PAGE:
Alpaca Farm Runs on Cow Power

Alpaca Farm Runs on Cow Power

New England's largest alpaca farm is teaming up with CVPS Cow Power, Vermont’s largest voluntary renewable energy program.

"We’re putting CVPS Cow Power to work at Cas-Cad-Nac Farm," said co-owner Ian Lutz, who with his wife Jennifer runs the 250-head alpaca farm in central Vermont. “We’re strong supporters of sustainable, Vermont-scale agriculture, so it’s a natural decision for us to become Cow Power customers.”

CVPS Cow Power is the nation’s only direct farm-to-consumer renewable energy program, creating a market for farmers who want to process cow manure and other farm waste to generate electricity. More than 2,500 CVPS customers have enrolled in the program, which provides farms with new manure management opportunities, environmental benefits and income.

With annual electric use of about 55,000 kilowatt-hours, Cas-Cad-Nac Farm is now the biggest single customer enrolled in CVPS Cow Power. The farm plans to cross-market its alpacas with CVPS Cow Power, using its newsletter, Website, and farm signage to promote the program.

“Our customers tend to be very supportive of the farm lifestyle we enjoy, so Cow Power is the perfect fit for Cas-Cad-Nac Farm,” Jennifer Lutz said. “No one else in the country is doing anything like this for dairy farmers.”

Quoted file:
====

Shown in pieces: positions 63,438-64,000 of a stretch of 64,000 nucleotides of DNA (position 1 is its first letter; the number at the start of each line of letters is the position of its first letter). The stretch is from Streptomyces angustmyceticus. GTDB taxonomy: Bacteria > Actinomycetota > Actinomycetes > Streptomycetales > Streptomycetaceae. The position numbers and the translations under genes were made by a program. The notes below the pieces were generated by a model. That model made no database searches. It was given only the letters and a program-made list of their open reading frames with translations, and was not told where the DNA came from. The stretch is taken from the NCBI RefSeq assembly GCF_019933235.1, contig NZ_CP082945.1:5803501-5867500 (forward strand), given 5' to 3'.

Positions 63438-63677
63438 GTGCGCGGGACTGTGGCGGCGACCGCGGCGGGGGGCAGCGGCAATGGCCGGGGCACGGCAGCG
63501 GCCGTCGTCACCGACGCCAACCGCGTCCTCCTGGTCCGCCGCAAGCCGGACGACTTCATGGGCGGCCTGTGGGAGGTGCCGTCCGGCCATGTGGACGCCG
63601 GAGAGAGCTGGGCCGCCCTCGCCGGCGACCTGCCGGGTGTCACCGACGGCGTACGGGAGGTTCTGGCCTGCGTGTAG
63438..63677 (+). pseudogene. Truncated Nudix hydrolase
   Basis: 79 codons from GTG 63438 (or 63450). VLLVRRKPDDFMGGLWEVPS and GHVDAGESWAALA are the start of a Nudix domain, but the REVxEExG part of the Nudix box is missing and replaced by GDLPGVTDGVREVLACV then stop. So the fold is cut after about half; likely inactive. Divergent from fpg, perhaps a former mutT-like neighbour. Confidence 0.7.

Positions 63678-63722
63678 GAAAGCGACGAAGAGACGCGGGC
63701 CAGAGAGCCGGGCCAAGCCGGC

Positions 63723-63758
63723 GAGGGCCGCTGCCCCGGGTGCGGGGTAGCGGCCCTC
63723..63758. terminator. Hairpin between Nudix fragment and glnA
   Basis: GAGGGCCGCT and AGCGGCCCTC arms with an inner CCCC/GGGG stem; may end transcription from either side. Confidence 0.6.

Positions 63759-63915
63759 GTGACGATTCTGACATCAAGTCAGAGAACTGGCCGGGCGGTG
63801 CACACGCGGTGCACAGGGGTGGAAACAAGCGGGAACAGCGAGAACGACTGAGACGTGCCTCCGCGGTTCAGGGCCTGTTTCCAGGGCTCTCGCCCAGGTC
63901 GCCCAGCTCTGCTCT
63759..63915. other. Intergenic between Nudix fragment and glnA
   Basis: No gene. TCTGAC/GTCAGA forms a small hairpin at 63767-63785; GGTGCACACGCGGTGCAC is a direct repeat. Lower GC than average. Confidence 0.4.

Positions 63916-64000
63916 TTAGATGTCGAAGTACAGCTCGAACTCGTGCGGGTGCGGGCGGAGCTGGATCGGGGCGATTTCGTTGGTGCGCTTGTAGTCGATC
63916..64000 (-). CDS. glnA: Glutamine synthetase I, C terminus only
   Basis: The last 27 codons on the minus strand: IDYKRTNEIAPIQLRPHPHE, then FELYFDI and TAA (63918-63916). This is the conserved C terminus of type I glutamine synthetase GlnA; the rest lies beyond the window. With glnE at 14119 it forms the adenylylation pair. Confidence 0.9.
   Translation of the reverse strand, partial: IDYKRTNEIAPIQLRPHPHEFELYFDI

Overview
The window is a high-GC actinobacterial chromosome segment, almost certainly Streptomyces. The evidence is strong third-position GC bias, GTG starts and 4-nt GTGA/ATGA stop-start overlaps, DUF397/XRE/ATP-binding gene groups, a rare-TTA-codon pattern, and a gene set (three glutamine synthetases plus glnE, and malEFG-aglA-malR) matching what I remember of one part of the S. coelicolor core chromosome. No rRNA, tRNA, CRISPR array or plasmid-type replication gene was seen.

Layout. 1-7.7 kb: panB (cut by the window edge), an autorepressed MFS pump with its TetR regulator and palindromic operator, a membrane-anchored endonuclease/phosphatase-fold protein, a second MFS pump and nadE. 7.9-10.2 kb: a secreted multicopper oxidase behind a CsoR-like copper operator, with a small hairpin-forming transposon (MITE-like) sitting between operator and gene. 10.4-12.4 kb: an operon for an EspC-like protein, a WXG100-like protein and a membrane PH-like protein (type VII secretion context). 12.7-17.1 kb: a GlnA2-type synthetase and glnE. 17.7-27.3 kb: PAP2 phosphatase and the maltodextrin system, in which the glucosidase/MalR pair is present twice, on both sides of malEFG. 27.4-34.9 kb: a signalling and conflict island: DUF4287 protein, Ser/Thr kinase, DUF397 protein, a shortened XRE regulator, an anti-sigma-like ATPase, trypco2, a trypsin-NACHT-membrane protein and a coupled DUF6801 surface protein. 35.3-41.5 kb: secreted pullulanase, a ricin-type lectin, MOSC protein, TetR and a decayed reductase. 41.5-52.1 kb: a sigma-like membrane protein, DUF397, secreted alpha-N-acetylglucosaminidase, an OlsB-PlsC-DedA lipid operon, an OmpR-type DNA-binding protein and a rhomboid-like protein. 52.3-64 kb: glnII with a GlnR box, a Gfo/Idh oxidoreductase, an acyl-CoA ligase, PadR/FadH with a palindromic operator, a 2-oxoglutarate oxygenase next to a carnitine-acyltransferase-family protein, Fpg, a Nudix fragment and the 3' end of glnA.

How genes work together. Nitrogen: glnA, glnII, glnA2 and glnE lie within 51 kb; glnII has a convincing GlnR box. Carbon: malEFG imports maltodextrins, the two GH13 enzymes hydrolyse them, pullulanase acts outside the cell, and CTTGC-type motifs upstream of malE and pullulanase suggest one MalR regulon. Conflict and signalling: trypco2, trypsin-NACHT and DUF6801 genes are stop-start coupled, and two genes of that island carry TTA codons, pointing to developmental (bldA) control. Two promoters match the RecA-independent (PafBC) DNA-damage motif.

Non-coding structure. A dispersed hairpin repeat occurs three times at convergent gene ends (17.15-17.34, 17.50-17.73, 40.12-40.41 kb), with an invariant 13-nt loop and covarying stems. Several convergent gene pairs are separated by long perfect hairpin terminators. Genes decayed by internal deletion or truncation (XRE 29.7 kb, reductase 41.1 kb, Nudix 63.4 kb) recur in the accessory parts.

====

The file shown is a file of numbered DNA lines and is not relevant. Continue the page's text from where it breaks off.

Enrolling Cas-Cad-Nac Farm in CVPS Cow Power also fits CVPS’s original concept for the renewable energy choice.

“From the beginning we’ve wanted to partner with customers who wanted to go beyond just enrolling, who wanted to trumpet their enrollment,” CVPS President Bob Young said. “That’s good for the customers, good for farms, and good for the program.”

CVPS Cow Power was born of a desire to give electric customers a 100% renewable energy choice. CVPS did extensive customer surveying to gauge demand for a renewable choice, and support for farm-based generation in particular. Based on that data, the company worked with state regulators, the Agency of Agriculture and others to develop the CVPS Cow Power concept, which allows customers to get all, half or a quarter of their electrical energy through Cow Power.

Customers pay a premium of 4 cents per kilowatt hour for CVPS Cow Power, which goes to participating farm-producers, to purchase renewable energy credits when enough farm energy isn’t available, or to the CVPS Renewable Development Fund. The fund provides grants to farm owners to develop on-farm generation. Farm-producers are also paid 95% of the market price for the energy sold to CVPS.

The generation concept is simple. Manure is held in a sealed concrete tank at the same temperature as a cow’s stomach, 101 degrees. Bacteria digest the volatile components, creating methane and killing pathogens and weed seeds. The methane fuels an engine/generator, and the energy is put onto CVPS’s power lines for delivery to customers. The processed farm waste can be separated into solids and liquid. The solids can be dried and used as cow bedding or composted for home and garden use, while the liquid, which is virtually odorless, can be spread as fertilizer on the farm as it has been for hundreds of years.

“Cow Power makes perfect sense for Vermont, and Cas-Cad-Nac Farm,” Ian Lutz said. “We want to encourage our customers and neighbors to join us in enrolling and supporting farming and the environment.”